Let’s be honest. Setting aside $6,500 per year in a Roth IRA, even if you do so every year, may not be enough to build up a retirement nest egg all by itself.

The mega backdoor Roth IRA strategy takes things to the next level.

Let’s start with the issue of the annual IRA contribution limit. If you have a 401(k) or similar retirement plan at work, you might already know that the contribution limit to these types of accounts is much larger than the IRA limit. In fact, in 2023, participants under 50 can choose to defer as much as $22,500 of their compensation to their qualified retirement plan. Including all contribution sources, such as employer matching contributions, the total contribution limit is $66,000. And, if you are 50 or older, add $7,500 in catch-up contribution allowance to these figures.

For IRS purposes, the money that you choose to contribute from your paychecks to your 401(k) plan is considered a pre-tax contribution. Many plans also have Roth 401(k) options, and if offered, you can choose to have some of the $22,500 elective deferral limit placed into a Roth-style account.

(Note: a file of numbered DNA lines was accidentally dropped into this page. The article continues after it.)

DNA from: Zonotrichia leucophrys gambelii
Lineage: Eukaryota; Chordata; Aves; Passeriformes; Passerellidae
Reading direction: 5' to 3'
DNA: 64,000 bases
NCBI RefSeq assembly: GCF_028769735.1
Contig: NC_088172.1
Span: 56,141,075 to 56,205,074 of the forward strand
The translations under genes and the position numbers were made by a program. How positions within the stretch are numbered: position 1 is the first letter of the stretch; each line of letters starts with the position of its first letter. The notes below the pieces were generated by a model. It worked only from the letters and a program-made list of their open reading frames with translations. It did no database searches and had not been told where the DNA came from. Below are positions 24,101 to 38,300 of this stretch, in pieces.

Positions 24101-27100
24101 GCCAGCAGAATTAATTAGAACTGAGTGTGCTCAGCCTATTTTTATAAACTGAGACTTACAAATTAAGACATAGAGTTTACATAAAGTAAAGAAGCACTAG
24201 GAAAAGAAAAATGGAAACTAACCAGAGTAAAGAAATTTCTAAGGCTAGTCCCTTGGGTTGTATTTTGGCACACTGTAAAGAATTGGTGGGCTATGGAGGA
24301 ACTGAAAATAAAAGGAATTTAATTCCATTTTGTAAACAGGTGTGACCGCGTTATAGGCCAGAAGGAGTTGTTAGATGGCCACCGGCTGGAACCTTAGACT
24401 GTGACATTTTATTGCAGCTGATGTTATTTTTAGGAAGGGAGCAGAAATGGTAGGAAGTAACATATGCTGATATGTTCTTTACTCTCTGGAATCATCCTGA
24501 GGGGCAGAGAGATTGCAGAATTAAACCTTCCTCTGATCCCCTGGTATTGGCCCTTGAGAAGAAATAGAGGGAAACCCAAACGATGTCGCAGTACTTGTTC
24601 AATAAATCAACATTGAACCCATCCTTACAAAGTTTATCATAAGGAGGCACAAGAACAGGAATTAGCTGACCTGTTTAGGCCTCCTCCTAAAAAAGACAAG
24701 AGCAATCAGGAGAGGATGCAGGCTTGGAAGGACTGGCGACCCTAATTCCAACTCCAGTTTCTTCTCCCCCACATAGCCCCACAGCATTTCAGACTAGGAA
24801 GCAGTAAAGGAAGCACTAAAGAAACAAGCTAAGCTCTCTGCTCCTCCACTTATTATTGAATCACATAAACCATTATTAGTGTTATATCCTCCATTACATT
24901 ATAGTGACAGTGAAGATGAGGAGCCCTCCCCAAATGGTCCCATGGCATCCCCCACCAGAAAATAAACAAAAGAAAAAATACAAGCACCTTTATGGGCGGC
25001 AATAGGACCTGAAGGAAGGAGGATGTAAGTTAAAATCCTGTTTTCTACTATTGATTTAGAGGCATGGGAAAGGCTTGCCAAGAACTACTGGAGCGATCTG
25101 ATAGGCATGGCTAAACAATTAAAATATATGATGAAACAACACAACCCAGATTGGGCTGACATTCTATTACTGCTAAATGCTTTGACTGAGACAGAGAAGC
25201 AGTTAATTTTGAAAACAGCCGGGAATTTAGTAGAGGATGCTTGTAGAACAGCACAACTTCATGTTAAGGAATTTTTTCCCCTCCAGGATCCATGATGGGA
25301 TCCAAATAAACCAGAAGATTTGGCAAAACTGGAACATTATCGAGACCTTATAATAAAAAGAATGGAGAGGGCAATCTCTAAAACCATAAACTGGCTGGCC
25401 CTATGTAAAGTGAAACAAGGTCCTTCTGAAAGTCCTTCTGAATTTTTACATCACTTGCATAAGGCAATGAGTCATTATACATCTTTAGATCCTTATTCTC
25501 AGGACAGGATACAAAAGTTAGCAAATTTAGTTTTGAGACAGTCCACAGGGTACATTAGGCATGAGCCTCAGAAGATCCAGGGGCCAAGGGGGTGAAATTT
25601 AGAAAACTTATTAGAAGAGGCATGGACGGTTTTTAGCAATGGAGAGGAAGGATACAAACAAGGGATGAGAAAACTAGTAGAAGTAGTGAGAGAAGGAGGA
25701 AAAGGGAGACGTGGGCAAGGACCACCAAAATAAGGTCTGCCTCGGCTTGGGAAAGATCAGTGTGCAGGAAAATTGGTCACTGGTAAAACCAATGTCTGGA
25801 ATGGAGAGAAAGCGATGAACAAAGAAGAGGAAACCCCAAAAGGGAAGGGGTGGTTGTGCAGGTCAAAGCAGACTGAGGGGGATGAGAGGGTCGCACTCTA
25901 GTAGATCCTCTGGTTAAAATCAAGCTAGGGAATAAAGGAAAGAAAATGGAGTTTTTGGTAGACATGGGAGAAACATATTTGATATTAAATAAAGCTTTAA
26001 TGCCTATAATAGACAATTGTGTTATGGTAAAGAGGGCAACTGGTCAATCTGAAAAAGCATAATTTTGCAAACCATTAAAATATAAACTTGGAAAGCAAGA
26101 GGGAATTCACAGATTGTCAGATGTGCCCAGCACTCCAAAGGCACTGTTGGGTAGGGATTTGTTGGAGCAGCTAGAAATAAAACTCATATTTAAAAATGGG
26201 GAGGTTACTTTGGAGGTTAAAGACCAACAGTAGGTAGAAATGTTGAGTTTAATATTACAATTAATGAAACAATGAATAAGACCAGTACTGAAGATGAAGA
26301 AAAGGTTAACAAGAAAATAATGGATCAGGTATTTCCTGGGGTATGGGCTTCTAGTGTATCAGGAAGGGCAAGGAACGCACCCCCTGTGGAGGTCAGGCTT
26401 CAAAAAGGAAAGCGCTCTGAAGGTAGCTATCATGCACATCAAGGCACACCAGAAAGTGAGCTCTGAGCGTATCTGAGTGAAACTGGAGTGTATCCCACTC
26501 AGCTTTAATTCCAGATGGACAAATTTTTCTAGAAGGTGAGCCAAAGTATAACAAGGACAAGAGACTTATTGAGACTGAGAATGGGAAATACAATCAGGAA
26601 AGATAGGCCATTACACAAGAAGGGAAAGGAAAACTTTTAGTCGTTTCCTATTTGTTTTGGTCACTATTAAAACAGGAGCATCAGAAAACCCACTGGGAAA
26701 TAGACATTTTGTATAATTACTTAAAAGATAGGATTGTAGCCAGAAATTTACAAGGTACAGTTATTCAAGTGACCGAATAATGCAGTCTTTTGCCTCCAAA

However, consider the difference between the $22,500 elective deferral limit and $66,000 aggregate limit is $43,500. And most employer matching contributions don’t come anywhere close to $43,500.

One thing many 401(k) participants don’t realize is that they may be able to contribute beyond the $22,500 annual contribution limit in the form of after-tax contributions. Think of this as a similar concept to non-deductible traditional IRA contributions. You can still put money in the account and invest it on a tax-deferred basis, but you can’t deduct your contributions from your taxable income in the year they’re made. With many 401(k) and other retirement plans, participants can choose to make after-tax contributions all the way up to the aggregate limit.